12 The ritual life of human culture was a natural choice, given the cultural and institutional landscape of Alberta. Numerous peoples have come to the province because of religious persecution. Church, Synagogue, Mosque, and Temple remain the primary cultural institutions for many in the community. That the religious aspect of human culture had been studied a good deal was also important. Ritual studies, however, are rare. In North America, virtually nothing has been done on ritual life and popular religious practice. Hence, this choice provided an area for substantial research and a potential contribution to scholarship. The study of religion is my primary area of scholarship, so this was of importance, as well.

13 The research phase of the gallery was singularly fruitful for the development of the Folk Life Program. We had remarkable success in field-work in the communities. The religious leaders across the province gave us complete access to the ritual cycles, and families cooperated graciously. We established a significant collection of documents, ethnographic and historical photographs on ritual life, and a marvellous artifact collection. The museum's reputation as the domain of the peoples of Alberta was established in communities, many of which are not its natural constituency. This had a salutary effect on the overall Museum Program and has led to the development of a well-balanced artifact collection, representative of the cultural life of the communities in general.

14 The structure of the exhibition allowed us to use material from several ethnic communities in each vignette. For example, Russian, Ukrainian, Greek, and Arab items are in the setting for the Divine Liturgy of Eastern Orthodox Christianity. The themes of worship and rites of initiation run like a thread through human culture. Consequently, the exhibition has a coherence that makes it possible to address the profound ideas and images at the heart of human culture.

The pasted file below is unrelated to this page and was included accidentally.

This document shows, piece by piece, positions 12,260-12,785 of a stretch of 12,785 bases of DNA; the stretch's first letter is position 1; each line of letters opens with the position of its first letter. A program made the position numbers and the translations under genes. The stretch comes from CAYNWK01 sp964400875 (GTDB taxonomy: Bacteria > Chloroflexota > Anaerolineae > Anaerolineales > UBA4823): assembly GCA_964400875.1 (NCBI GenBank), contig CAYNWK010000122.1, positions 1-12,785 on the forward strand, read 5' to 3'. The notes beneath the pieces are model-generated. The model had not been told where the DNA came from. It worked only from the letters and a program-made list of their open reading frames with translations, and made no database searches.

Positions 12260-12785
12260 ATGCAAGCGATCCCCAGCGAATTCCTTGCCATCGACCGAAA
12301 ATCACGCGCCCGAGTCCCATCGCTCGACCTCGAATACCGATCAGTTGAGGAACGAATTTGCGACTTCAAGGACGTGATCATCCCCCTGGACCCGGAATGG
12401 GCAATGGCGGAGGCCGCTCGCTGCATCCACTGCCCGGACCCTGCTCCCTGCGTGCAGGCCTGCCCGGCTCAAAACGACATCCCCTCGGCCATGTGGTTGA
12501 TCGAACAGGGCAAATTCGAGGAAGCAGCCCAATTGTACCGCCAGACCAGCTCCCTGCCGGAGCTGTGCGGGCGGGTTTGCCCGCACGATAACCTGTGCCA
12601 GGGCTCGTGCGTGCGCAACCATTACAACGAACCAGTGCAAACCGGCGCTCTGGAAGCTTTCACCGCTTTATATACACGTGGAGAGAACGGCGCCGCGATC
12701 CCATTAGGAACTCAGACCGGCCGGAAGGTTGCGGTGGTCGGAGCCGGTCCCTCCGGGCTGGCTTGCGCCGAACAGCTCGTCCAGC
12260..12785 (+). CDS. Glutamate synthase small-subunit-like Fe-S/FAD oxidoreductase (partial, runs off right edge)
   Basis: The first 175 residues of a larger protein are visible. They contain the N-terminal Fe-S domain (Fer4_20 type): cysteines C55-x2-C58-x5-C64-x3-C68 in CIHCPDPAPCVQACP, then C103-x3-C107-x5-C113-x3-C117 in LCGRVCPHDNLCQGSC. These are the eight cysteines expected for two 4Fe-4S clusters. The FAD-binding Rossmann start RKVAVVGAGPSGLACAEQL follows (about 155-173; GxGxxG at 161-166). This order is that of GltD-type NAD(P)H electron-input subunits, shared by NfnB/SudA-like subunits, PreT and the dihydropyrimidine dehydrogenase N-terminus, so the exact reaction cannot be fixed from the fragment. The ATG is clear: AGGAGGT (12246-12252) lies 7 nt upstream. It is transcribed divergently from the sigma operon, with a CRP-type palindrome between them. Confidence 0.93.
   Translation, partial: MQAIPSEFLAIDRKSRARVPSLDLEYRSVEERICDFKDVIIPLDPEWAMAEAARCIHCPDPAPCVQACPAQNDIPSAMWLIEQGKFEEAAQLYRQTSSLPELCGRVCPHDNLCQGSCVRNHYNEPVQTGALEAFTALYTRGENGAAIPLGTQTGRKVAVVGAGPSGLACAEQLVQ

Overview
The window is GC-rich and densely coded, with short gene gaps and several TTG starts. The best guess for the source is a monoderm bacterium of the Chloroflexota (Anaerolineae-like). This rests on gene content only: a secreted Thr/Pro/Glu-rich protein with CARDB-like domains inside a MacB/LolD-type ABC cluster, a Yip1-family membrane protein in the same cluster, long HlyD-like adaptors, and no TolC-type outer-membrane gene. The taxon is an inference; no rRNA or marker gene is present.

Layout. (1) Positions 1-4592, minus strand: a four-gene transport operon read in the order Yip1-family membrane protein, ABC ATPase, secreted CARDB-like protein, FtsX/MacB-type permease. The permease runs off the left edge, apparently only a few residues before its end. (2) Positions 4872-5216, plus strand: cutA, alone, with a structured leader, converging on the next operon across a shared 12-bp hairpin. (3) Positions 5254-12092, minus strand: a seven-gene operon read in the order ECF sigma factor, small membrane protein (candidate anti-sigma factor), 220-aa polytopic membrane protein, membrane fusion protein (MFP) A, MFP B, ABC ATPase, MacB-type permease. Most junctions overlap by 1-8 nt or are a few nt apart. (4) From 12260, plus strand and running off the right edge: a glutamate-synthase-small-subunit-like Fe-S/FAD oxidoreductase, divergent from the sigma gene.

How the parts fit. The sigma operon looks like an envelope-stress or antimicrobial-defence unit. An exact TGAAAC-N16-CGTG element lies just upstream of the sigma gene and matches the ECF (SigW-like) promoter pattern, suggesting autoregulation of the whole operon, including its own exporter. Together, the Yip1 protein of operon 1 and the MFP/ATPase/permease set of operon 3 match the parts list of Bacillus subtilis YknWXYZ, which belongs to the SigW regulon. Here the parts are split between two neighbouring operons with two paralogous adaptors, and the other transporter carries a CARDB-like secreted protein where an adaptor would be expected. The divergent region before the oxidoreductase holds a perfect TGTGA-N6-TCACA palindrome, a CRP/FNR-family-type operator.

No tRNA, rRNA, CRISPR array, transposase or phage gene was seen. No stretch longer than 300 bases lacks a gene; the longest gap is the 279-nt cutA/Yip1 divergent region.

15 The gallery has functioned in a variety of ways. When visitors enter the gallery, they commonly seek out something familiar. They stop in front of Lutheran Worship, for example, to look, read, and think, then they turn to several other traditions considered in the gallery. They spend a considerable amount of time in this process of examination, of seek and find. The Moslems, Jews, Hindus, Buddhists, Sikhs, and Christians represented in the gallery use the exhibits somewhat more specifically. They commonly bring Sunday School groups to the gallery, and use it in their educational programming. Many of them have requested lectures in the gallery for adult education groups, as well. For some of the newer immigrant communities, such as the Hindus, Sikhs, and some of the Moslems, the gallery has become a kind of pilgrimage site. They bring dignitaries to the exhibition and show them that in Alberta, the province with the redneck reputation, they, too, are a legitimate part of the cultural world. Their view of the meaning of life, their practice of what is central to the human imagination, to human culture, it valued. And indeed it is.

16 A final critical note. The gallery does not meet my expectations at the interpretive level. There is grave danger that ethnographic exhibitions portray an aspect of culture as if it were fundamentally foreign, strange, or esoteric. Pedagogically, I would like to see the Spiritual Life — Sacred Ritual Gallery designed to balance the reverence it now exudes, with images drawn from secular society that show how men, women, and children continue to address the sacred, whether in wonder, adoration, regard, or through simple quest. The use of these images to initiate the public to the gallery would help to bridge the concern for the sacred in all human culture, including the secular, with the specific way that concern is expressed in the classical religious tradition discussed in the gallery.

David J. Goa